Light Upon the Lake
The 2014 breakup of beloved Chicago rock band Smith Westerns left several young, talented musicians with impressive resumes and openings in their schedules. Unsurprisingly, the former members have had little trouble signing to labels and producing promising material; frontman Cullen Omori recently released a solid solo album on Sub Pop, and now we’re being treated to the debut of Whitney. The driving force behind the Chicago-based group, which is seven members in full, comes from Smith Westerns expats Julien Ehrlich and Max Kakacek. Ehrlich (who was also in Unknown Mortal Orchestra) handles drums and vocals, and Kakacek is on guitar.
Light Upon the Lake was written in the middle of a Chicago winter but recorded in California’s San Fernando Valley. That unlikely combination is all over the resulting set of songs—the warm, sunny, country-tinged rock is the light that evens out the darker, deeper lyrical subject matter. On opener “No Woman,” Ehrlich sings, in his soft falsetto, “I’m just walking in a haze / I’m not ready to turn.” Light Upon the Lake is, understandably, an album about breakups and the many forms they take. “I’ve been sick since you left town / We’ve gotta find a way to feel the same,” Ehrlich sings on “Dave’s Song.”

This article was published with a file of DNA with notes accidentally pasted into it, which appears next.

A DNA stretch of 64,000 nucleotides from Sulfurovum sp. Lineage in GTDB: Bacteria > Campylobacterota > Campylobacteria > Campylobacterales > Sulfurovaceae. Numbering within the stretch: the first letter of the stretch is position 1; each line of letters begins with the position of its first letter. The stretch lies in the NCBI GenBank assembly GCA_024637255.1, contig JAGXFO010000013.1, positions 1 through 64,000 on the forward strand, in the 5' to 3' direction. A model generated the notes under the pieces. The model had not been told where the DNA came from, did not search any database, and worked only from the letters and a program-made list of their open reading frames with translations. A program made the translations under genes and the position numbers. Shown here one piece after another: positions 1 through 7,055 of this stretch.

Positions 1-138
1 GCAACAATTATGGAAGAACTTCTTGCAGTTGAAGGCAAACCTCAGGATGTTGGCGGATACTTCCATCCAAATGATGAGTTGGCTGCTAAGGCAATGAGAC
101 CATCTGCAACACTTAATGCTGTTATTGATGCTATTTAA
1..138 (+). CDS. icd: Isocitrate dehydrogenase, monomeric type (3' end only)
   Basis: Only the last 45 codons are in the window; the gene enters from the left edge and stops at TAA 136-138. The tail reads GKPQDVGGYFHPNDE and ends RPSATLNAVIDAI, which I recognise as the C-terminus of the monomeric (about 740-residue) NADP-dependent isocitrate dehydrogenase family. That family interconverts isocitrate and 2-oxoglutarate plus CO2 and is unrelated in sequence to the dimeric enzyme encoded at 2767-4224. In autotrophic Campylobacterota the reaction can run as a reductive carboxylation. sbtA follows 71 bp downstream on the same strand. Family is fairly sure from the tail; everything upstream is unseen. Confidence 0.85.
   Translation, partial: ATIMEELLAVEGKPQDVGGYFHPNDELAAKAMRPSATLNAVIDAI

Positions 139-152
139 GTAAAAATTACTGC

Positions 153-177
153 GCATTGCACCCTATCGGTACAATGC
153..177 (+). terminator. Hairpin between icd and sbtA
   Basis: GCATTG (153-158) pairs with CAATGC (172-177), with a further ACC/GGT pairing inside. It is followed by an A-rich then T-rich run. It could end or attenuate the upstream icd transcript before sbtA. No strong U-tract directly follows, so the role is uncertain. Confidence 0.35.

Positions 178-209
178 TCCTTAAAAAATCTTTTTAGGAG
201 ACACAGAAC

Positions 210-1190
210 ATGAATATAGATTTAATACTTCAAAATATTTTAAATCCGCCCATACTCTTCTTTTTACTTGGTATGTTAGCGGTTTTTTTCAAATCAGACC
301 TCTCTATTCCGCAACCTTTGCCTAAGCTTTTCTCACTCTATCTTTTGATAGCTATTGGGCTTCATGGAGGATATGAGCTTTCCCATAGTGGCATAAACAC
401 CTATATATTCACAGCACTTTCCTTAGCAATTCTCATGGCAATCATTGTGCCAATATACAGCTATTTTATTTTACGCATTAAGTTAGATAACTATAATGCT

While recording in the Valley, which isn’t exactly known for its musical output, Whitney channeled other, more famous California hideouts, like Topanga Canyon (Neil Young) and Laurel Canyon (everyone else…and Neil Young). Like those famous sessions, Light Upon the Lake was recorded in analog, which forced the band to concentrate on each performance carefully. There’s only so much tape, so you have to get it right—and they did. This may be a debut album, but the members of Whitney aren’t crossing their fingers and hoping for the best. They haven’t had to do that for years.